The Oklahoman Indian Gaming Association (OIGA) has opted to suspend two of its member tribes after they signed compacts offering outlawed games.
Both the Otoe-Missouria and Comanche Nation tribes had made separate agreements with state Governor Kevin Stitt that would have allowed ‘Class III’ games. This includes sports betting.
After this, the OIGA board voted to put both of their memberships on hold – in addition to changing its bylaws to allow the suspensions to happen.
Multiple Oklahoman tribes are part of an ongoing dispute with the state, due to disputes about the validity of their own gaming compacts.
What happens now?
As a result of the OIGA bylaw changes, both Otoe-Missouria and the Comanche Nation will be suspended from the association until at least the end of the calendar year.
From the beginning of 2021, they will be allowed to push to have their memberships reinstated. However, the board must vote on this.
OIGA Chairman Matthew Morgan said that the tribes’ suspensions were necessary.
“This was a difficult decision to make, but it was the correct one.
“The OIGA works best when its membership can speak frankly and with the trust that all members are working together to support our industry as a whole.”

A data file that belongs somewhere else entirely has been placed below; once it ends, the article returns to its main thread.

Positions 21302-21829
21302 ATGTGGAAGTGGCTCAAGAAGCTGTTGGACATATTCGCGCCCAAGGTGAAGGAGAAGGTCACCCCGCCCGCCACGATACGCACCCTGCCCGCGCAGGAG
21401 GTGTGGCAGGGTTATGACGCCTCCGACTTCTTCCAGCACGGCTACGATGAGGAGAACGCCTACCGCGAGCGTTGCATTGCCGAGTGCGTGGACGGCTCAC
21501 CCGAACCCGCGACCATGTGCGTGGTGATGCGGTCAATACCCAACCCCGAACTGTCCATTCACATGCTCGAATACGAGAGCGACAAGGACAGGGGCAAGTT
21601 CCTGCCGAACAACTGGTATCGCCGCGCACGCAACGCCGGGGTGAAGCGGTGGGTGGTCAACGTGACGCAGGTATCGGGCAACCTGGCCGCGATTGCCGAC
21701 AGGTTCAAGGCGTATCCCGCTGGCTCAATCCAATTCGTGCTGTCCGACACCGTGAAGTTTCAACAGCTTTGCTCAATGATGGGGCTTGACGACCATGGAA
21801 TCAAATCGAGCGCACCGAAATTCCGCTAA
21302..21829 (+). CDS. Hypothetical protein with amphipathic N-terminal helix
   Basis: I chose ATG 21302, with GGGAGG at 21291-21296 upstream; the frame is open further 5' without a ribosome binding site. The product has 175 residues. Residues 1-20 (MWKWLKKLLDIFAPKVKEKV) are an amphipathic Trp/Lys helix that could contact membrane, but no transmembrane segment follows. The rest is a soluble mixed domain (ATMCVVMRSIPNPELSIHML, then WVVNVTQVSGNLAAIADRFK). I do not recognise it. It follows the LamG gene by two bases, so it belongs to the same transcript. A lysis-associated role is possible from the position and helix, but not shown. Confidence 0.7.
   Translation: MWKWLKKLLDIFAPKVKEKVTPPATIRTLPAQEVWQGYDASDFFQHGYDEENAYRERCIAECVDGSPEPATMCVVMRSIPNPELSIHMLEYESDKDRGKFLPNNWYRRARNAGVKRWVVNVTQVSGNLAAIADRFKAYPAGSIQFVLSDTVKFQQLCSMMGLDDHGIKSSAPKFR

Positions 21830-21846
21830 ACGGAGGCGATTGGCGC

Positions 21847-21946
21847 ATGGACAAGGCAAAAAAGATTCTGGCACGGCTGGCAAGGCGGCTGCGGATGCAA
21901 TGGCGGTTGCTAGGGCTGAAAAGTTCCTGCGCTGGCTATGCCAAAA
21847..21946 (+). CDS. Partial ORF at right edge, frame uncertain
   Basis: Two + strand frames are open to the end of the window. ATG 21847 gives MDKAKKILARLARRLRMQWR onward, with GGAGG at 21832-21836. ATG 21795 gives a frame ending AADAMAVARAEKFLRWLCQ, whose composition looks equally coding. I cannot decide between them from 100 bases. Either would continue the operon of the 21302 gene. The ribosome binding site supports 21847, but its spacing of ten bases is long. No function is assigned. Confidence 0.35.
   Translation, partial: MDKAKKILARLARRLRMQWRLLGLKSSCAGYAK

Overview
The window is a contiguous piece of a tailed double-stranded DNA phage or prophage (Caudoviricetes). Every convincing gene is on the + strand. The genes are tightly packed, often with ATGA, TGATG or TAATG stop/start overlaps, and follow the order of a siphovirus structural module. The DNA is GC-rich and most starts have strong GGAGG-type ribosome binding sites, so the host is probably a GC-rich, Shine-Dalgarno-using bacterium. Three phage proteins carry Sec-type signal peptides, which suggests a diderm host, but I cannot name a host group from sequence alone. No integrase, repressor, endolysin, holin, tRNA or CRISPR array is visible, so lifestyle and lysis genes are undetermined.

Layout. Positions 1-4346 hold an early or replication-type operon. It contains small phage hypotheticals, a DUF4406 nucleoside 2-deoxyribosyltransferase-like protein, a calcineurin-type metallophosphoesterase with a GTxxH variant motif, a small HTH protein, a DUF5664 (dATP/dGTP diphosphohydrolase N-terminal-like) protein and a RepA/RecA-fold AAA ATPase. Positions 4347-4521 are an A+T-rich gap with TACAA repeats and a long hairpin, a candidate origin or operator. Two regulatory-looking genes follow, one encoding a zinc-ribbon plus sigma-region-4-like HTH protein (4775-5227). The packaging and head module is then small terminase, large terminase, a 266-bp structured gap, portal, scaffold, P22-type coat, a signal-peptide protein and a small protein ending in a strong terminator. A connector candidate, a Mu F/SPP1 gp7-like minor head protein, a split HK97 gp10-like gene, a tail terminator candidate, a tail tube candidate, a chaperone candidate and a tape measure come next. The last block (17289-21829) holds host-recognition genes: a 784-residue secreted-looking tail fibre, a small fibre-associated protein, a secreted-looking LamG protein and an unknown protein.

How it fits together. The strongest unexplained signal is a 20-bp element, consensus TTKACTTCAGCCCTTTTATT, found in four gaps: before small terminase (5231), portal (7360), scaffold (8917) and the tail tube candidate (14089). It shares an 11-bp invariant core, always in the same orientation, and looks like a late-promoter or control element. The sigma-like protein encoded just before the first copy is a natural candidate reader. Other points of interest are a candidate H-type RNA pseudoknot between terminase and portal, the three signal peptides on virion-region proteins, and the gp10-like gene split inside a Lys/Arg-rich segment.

What caused the uproar?
In April, Stitt signed compacts with both of the tribes to offer Class III games. Before these come into effect, the US Department of the Interior needs to ratify them.
The OIGA said at the time that both compacts were based on an erroneous claim of “unilateral state authority”. It was also argued that these would only add fuel to the fire, in terms of the tribes’ disputes with the state.
At the beginning of May, Oklahoma Attorney General Mike Hunter deemed both compacts to be unlawful. Because they include prohibited state activity, Stitt was ruled to not have the power to sign them. Alongside the issuing of his official opinion, Hunter also requested that David Berhardt – Secretary of the Interior – rejected the two agreements.
The outlawed games in both agreements were sports betting, eSports betting, poker, roulette, slot machines and blackjack.
On top of not complying with the Oklahoma State-Tribal Gaming Act, it was also determined that the two compacts went against the Indian Gaming Regulatory Act. Hunter explained why.
“Because the Governor lacks authority to ‘enter into’ the agreements he has sent to you, those agreements fail to meet the requirements of IGRA to constitute a valid gaming compact under federal law.
“How a state enters into a gaming compact with a tribe, including whether the Governor may do so unilaterally in contravention of state statute, is a core concern of the state’s constitutional structure and is, therefore, a matter of state law.”
Clock ticking towards the deadline for ongoing disputes
In Oklahoma, all tribal gaming compacts last for 15 years. The most-recent batch expired, according to Stitt, in January 2020.
However, the tribes disagree with him. They believe that their compacts were automatically renewed, with the same existing terms as their previous ones.
Following this, 12 tribes escalated matters and decided to take the Governor to court.
Federal judges in the Sooner State have given the parties a deadline of 31st May to sort out their differences.